I got to ask, this year you finally get to not be the angry Knicks fan, you get to be an excited Knicks fan. How fun is that for you, like when you get called onto like a podcast or something to talk about the Knicks, it’s no longer, “We want Jason to come yell at James Dolan” — I mean we do, but we also want him to be excited about Julius Randle. Does it warm your heart for that to be the case now?

It does but we got screwed the other night. The call at the end of the Sixers game, there are only two refs on the court because of COVID protocols and then Courtney Kirkland, I think it was, called an absolutely BS foul under the basket on Julius that was like, ridiculous. And I’ll just say this, I had a feeling in my body that I hadn’t felt in a while which was, I can’t believe I’m mad at the refs. I can’t believe I’m invested like this. I wanted us to win this game, it would’ve meant so much. It would’ve kept us at .500, kept us in the playoff hunt — we’re still in the playoff I think we’re like six or seven now, but like we’re there. And it was just like a big game against an Eastern Conference titan, and I really want us to win. And my body’s just like not used to that feeling where I’m just like, locked in. I’m locked in and I want this to happen. It’s been great. We’re a .500 team. It’s fantastic!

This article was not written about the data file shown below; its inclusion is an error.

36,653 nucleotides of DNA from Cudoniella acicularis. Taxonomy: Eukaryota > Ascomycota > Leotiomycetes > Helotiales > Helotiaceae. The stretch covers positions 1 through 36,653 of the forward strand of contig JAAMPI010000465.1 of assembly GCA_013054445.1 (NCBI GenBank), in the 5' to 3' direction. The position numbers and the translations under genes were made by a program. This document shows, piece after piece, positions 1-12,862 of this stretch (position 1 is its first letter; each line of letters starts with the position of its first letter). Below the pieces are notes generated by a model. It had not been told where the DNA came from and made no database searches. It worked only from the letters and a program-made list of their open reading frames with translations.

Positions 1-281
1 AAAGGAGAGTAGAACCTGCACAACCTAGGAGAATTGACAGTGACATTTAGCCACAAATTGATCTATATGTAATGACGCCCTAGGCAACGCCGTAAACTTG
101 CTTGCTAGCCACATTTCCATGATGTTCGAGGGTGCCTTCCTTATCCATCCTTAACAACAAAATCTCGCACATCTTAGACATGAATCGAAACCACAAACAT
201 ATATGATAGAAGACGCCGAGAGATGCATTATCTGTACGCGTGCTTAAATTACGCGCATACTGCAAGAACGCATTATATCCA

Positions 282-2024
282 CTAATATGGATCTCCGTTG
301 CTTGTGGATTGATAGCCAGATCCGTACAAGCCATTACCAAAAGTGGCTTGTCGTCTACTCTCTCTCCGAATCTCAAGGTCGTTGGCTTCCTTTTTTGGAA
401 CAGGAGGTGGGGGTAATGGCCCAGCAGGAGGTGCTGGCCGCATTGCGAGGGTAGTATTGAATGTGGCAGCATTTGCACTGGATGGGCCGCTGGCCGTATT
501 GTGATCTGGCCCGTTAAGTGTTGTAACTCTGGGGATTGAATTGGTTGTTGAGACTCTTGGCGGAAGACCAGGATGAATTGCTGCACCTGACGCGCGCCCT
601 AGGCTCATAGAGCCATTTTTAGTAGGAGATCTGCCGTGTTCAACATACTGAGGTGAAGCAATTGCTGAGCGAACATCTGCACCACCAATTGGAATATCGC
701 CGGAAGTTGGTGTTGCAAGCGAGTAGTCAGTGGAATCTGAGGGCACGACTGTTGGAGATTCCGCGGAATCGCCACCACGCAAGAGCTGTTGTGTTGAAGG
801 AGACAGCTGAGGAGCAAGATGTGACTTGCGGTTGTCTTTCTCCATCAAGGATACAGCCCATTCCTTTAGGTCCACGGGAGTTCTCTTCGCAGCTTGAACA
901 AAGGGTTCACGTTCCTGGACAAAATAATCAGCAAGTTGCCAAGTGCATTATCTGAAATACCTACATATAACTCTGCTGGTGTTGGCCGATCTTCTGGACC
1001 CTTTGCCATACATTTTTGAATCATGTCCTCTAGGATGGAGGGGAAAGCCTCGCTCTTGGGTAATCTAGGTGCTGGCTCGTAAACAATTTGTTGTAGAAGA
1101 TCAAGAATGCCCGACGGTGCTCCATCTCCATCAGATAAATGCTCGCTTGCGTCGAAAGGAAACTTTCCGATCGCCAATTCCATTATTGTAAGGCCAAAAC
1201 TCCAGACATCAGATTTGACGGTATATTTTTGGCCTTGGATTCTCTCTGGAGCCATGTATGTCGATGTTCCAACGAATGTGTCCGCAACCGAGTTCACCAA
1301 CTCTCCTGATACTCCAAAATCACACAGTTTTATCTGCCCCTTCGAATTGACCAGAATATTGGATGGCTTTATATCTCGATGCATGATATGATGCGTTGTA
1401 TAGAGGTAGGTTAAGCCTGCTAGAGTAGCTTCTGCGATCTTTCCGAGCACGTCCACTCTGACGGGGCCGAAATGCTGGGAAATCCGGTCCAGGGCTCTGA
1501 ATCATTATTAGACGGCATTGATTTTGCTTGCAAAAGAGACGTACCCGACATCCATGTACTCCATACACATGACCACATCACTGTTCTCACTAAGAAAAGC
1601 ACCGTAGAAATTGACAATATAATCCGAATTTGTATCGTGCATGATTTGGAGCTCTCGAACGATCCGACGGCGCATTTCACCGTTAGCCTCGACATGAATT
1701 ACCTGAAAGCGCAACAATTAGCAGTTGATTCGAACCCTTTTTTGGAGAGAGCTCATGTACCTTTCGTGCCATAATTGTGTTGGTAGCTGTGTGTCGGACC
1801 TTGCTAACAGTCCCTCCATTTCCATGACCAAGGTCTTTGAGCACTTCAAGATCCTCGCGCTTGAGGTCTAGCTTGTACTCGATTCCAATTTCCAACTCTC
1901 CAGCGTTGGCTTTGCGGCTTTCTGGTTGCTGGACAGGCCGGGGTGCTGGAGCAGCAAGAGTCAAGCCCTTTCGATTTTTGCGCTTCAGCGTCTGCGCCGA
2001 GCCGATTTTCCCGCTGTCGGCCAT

I feel that very powerfully as a Browns fan, because that was my entire year the Browns. I’ve like, loathed the Browns for two decades of my life. I’ve been like, conditioned to have my first reaction be, “Oh it’s the f*ckin’ Browns.” Like, everything’s their fault, and then like you get to this point where they’re good, and now you can start blaming others. It’s great.